This is selection of essays looking - as the title suggests - at the relationship between Shakespeare and immigration.
It's always worth re-examining our relationship with "classic" works. There are some very obvious immigration issues in Shakespeare - and this book does a plausible job of uncovering some of them. It also takes us through some of the issues facing Elizabethan England - for example, how the Welsh "immigrants" were treated by the "native" London population, and how that manifests through Fluellen in Henry V.
Some of the essays are a little more scattershot. One attempts to compare the US's Green Card Lottery with Portia's caskets test in Merchant of Venice. I sort of get the parallel, but it really only warrants a paragraph or two, rather than an entire essay.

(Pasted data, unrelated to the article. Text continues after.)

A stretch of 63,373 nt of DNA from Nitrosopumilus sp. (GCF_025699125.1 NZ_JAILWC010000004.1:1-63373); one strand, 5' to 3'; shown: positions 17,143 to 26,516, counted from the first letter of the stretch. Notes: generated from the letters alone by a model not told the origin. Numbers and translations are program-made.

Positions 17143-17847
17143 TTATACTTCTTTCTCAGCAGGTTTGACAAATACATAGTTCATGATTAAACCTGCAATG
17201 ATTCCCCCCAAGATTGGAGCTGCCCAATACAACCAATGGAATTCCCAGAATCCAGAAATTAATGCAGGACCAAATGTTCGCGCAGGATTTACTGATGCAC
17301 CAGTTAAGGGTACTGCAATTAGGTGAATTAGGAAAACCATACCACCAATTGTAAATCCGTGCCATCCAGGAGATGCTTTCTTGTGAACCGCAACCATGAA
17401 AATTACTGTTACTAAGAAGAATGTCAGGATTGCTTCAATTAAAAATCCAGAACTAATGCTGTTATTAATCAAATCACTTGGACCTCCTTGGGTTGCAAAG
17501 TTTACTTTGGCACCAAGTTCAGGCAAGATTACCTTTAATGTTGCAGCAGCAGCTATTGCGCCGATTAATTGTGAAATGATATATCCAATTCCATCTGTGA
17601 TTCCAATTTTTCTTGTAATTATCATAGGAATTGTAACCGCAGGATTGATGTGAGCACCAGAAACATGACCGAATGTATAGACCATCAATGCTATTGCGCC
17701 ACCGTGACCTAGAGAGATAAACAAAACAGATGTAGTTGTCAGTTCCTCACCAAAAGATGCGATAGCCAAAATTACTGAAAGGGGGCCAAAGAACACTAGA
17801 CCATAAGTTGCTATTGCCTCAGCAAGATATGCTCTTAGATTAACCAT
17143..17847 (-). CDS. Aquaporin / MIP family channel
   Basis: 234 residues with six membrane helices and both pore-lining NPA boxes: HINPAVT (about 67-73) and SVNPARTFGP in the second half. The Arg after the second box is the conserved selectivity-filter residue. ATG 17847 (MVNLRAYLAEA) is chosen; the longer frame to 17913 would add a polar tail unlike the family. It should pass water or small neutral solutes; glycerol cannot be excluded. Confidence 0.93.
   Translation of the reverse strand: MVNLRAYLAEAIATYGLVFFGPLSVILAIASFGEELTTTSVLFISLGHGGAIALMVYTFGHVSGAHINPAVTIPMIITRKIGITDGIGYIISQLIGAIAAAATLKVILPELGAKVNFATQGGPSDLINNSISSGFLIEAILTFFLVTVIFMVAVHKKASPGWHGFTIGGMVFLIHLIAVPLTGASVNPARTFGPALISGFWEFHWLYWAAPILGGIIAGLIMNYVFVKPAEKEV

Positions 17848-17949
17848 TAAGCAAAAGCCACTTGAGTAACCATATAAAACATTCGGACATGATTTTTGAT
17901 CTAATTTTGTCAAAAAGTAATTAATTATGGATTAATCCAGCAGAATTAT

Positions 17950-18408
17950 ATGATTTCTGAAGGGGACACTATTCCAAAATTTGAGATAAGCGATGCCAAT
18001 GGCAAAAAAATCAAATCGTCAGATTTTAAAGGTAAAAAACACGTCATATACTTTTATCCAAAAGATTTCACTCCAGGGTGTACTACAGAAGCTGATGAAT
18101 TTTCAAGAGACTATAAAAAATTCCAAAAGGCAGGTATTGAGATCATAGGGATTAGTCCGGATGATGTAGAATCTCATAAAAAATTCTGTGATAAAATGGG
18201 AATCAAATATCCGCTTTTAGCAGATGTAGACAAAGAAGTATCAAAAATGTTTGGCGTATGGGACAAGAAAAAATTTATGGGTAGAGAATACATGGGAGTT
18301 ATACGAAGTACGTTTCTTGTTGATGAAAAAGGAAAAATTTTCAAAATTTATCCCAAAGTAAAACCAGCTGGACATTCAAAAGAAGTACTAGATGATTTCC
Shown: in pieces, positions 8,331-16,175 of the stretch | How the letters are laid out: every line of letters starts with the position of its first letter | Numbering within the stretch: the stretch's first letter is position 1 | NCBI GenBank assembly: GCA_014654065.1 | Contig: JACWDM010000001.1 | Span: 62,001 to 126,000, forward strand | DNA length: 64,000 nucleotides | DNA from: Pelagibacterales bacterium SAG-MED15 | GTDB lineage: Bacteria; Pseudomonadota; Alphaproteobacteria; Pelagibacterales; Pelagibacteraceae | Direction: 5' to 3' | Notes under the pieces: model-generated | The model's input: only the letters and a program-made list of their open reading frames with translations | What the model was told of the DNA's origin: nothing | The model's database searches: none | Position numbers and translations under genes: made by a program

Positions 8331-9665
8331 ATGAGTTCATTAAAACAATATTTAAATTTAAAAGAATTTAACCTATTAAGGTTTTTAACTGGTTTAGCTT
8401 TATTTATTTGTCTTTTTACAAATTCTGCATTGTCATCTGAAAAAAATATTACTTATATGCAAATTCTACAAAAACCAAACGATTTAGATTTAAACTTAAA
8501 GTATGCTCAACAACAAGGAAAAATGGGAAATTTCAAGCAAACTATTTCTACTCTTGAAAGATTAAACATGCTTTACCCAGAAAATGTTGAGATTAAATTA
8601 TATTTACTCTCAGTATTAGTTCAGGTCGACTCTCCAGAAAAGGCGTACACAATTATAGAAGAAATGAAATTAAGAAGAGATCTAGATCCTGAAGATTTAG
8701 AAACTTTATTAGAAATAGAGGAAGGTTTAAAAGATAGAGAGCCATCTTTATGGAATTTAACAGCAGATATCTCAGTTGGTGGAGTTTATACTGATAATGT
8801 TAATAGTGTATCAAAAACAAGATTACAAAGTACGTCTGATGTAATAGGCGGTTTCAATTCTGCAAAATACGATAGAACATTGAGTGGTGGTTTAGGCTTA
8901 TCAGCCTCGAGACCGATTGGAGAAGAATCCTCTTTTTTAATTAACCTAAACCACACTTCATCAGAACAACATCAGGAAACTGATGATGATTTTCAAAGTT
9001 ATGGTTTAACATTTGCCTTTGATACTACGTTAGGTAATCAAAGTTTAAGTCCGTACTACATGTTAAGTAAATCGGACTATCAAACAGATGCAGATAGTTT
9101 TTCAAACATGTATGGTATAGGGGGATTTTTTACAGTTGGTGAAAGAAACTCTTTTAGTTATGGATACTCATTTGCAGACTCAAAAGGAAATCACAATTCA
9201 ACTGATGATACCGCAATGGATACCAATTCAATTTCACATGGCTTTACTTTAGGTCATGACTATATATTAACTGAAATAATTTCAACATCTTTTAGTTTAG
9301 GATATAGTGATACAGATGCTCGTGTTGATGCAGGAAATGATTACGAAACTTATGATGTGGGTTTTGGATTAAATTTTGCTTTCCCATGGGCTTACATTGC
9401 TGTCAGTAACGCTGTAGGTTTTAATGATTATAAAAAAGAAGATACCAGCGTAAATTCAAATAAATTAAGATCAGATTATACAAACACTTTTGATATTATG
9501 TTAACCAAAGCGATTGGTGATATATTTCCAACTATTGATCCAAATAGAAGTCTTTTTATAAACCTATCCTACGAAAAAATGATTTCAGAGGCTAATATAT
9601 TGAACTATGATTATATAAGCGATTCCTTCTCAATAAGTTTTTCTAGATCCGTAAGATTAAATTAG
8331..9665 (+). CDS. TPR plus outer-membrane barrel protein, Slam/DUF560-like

As usual with theses sorts of books, it was a little too academically written for my tastes. I think it might have benefited from a more populist tone. There are acres of fascinating stories and titbits hidden behind some exclusionary language.
But, in the end, I can't help but agree with its conclusion:
Access to alternative perspectives changes our orientation with regard to Shakespeare’s work because, from the vantage point of other possible homes, the home that Shakespeare offers is not always optimal and, instead of the stranger in Shakespeare, we may find that Shakespeare has become the stranger.
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